No equity

When you lease a vehicle instead of buying one, you walk away with no equity at the lease’s end. This means you won’t have any trade-in or monetary value to apply to the purchase or a new lease. With a higher monthly payment, you may not be able to save enough to afford another lease.

Ways to improve your chance of lease approval

If you are set on leasing a vehicle with bad credit, there are a few things you can do to improve your chance of approval.

Make a large down payment

To show your potential lender that you are committed to paying off your lease, try and pay more than the minimum money down. This is known as capitalized cost reduction. The more money you provide in a down payment, the lower your monthly payments will be.

Get a loan cosigner

Another way to gain approval is by getting a cosigner. A cosigner adds a layer of security for the lessor. The cosigner shares responsibility for the lease, and their credit will be affected if you do not pay. In addition, if you fail to make lease payments, your cosigner will be responsible for doing so.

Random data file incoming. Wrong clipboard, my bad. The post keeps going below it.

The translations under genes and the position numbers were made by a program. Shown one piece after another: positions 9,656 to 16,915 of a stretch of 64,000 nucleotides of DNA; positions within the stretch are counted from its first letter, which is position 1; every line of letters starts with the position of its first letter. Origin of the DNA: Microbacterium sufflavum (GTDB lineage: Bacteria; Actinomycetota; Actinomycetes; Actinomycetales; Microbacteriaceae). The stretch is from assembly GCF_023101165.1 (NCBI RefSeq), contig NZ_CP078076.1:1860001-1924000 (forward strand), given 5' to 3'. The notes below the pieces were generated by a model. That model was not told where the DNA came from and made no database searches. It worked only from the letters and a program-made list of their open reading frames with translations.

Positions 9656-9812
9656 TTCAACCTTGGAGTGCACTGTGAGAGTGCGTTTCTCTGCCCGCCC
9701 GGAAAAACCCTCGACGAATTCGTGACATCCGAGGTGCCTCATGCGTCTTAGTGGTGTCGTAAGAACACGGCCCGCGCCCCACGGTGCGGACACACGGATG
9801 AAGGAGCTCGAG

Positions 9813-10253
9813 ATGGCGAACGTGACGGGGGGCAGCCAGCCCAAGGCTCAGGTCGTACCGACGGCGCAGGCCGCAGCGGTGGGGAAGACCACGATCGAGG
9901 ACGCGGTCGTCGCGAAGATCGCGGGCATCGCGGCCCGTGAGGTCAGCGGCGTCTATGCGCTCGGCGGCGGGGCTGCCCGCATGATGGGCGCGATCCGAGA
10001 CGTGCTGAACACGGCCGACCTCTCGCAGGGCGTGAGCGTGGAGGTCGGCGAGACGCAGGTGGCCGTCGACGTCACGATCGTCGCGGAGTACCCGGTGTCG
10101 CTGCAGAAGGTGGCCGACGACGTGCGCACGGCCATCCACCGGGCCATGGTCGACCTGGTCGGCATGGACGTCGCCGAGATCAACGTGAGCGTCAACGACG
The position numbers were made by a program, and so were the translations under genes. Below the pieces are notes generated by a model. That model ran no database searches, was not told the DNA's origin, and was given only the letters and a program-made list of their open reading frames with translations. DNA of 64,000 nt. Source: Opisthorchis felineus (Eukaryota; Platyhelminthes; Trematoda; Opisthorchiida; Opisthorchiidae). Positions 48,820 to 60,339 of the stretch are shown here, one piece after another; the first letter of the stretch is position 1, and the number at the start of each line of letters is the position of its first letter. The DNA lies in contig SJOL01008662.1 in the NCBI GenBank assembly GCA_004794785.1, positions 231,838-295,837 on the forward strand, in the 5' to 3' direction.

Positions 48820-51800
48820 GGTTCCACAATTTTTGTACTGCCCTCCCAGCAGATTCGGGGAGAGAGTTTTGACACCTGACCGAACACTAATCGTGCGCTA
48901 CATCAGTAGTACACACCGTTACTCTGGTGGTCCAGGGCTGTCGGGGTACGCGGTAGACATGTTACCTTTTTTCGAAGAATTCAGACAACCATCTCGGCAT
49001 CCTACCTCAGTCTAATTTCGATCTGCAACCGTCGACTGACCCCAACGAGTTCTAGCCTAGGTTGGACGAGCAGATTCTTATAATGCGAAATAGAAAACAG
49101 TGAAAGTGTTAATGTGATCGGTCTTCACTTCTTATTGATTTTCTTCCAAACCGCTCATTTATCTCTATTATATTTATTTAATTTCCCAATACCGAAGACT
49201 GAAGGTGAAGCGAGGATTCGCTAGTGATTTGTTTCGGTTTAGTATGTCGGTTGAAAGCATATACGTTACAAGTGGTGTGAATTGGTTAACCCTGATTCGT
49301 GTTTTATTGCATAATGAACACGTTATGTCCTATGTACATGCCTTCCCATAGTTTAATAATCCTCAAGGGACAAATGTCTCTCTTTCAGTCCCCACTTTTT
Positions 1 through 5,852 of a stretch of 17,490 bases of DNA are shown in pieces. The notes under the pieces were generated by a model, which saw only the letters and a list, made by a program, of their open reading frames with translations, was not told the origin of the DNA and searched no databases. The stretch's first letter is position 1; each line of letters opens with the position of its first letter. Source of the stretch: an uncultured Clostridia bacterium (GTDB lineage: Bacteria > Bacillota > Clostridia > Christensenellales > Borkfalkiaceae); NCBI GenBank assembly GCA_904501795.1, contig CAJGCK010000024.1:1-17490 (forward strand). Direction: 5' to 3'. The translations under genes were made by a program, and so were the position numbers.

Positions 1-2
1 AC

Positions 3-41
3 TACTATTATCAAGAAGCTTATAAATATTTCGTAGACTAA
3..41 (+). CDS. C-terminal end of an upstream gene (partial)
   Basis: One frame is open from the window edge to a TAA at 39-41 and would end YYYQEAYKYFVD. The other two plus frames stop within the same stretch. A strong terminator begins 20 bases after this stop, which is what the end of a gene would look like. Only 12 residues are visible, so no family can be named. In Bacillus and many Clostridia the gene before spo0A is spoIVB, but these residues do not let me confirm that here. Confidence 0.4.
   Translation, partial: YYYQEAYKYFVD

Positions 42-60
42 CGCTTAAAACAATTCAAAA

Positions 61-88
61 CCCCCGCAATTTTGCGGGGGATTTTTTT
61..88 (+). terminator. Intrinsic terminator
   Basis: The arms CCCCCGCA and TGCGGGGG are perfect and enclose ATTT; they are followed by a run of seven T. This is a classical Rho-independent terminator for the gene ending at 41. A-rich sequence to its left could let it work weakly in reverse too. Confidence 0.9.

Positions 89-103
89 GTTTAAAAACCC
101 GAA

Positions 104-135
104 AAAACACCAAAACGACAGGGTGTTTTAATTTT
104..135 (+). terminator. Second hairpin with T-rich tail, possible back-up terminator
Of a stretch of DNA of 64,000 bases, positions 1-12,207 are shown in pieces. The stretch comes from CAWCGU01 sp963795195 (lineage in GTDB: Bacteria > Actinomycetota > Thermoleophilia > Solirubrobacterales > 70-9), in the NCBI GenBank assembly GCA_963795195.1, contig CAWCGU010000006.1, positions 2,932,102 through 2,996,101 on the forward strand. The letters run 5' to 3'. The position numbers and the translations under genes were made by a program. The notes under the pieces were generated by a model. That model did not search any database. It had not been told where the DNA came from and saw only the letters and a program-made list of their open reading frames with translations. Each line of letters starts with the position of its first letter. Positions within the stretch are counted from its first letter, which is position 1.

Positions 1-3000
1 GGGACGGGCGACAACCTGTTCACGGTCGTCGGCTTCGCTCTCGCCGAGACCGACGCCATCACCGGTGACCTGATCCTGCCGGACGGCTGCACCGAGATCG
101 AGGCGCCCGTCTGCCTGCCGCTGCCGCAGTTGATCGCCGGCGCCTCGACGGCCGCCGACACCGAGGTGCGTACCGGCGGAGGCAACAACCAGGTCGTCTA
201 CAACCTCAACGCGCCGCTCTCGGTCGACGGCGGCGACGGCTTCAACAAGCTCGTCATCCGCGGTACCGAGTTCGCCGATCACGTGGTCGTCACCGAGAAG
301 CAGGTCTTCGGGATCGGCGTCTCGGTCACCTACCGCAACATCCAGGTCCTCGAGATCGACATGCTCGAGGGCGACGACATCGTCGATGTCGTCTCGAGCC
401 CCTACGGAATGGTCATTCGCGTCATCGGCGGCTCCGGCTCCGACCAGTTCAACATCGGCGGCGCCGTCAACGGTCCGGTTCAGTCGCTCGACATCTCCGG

If this is your preferred route, be sure to choose a trusted family member or friend who has a stronger credit history than you.

Aim to lower your debt-to-income ratio

Lowering your debt-to-income ratio is also a green flag for leasing companies. Your debt-to-income ratio, or DTI, is defined as your monthly payments divided by your monthly income.

As someone with poor credit, you want to lower this number by paying off debts, refinancing to a lower rate or increasing your income.

You might also consider a debt consolidation loan. These allow you to combine multiple debts into a single payment, making them easier to manage.

You can use a debt-to-income calculator to find out where you currently stand.

Shop around

When looking for a car lease, shop around at several dealerships and leasing companies to see which offers the best deal to customers with bad credit. Given each dealership evaluates lease offers differently, it is possible you could receive a more favorable lease offer than you expect — and potentially at a lower rate.